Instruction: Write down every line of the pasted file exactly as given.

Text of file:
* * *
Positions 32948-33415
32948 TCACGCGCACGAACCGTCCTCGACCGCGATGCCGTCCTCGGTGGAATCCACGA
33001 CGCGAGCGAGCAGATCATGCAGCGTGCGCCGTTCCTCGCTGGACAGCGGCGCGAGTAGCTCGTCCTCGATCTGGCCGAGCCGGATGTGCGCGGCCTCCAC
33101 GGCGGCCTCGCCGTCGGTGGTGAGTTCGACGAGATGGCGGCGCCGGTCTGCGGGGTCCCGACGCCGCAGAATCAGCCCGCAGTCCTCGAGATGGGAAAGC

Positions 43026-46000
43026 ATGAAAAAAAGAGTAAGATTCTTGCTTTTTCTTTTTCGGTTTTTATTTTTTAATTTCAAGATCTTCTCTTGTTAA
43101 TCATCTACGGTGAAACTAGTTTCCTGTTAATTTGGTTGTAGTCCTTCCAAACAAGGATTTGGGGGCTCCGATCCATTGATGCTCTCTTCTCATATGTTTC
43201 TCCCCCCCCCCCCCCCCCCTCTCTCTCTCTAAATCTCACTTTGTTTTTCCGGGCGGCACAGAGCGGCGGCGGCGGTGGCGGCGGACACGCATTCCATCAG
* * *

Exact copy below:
Positions 32948-33415
32948 TCACGCGCACGAACCGTCCTCGACCGCGATGCCGTCCTCGGTGGAATCCACGA
33001 CGCGAGCGAGCAGATCATGCAGCGTGCGCCGTTCCTCGCTGGACAGCGGCGCGAGTAGCTCGTCCTCGATCTGGCCGAGCCGGATGTGCGCGGCCTCCAC
33101 GGCGGCCTCGCCGTCGGTGGTGAGTTCGACGAGATGGCGGCGCCGGTCTGCGGGGTCCCGACGCCGCAGAATCAGCCCGCAGTCCTCGAGATGGGAAAGC

Positions 43026-46000
43026 ATGAAAAAAAGAGTAAGATTCTTGCTTTTTCTTTTTCGGTTTTTATTTTTTAATTTCAAGATCTTCTCTTGTTAA
43101 TCATCTACGGTGAAACTAGTTTCCTGTTAATTTGGTTGTAGTCCTTCCAAACAAGGATTTGGGGGCTCCGATCCATTGATGCTCTCTTCTCATATGTTTC
43201 TCCCCCCCCCCCCCCCCCCTCTCTCTCTCTAAATCTCACTTTGTTTTTCCGGGCGGCACAGAGCGGCGGCGGCGGTGGCGGCGGACACGCATTCCATCAG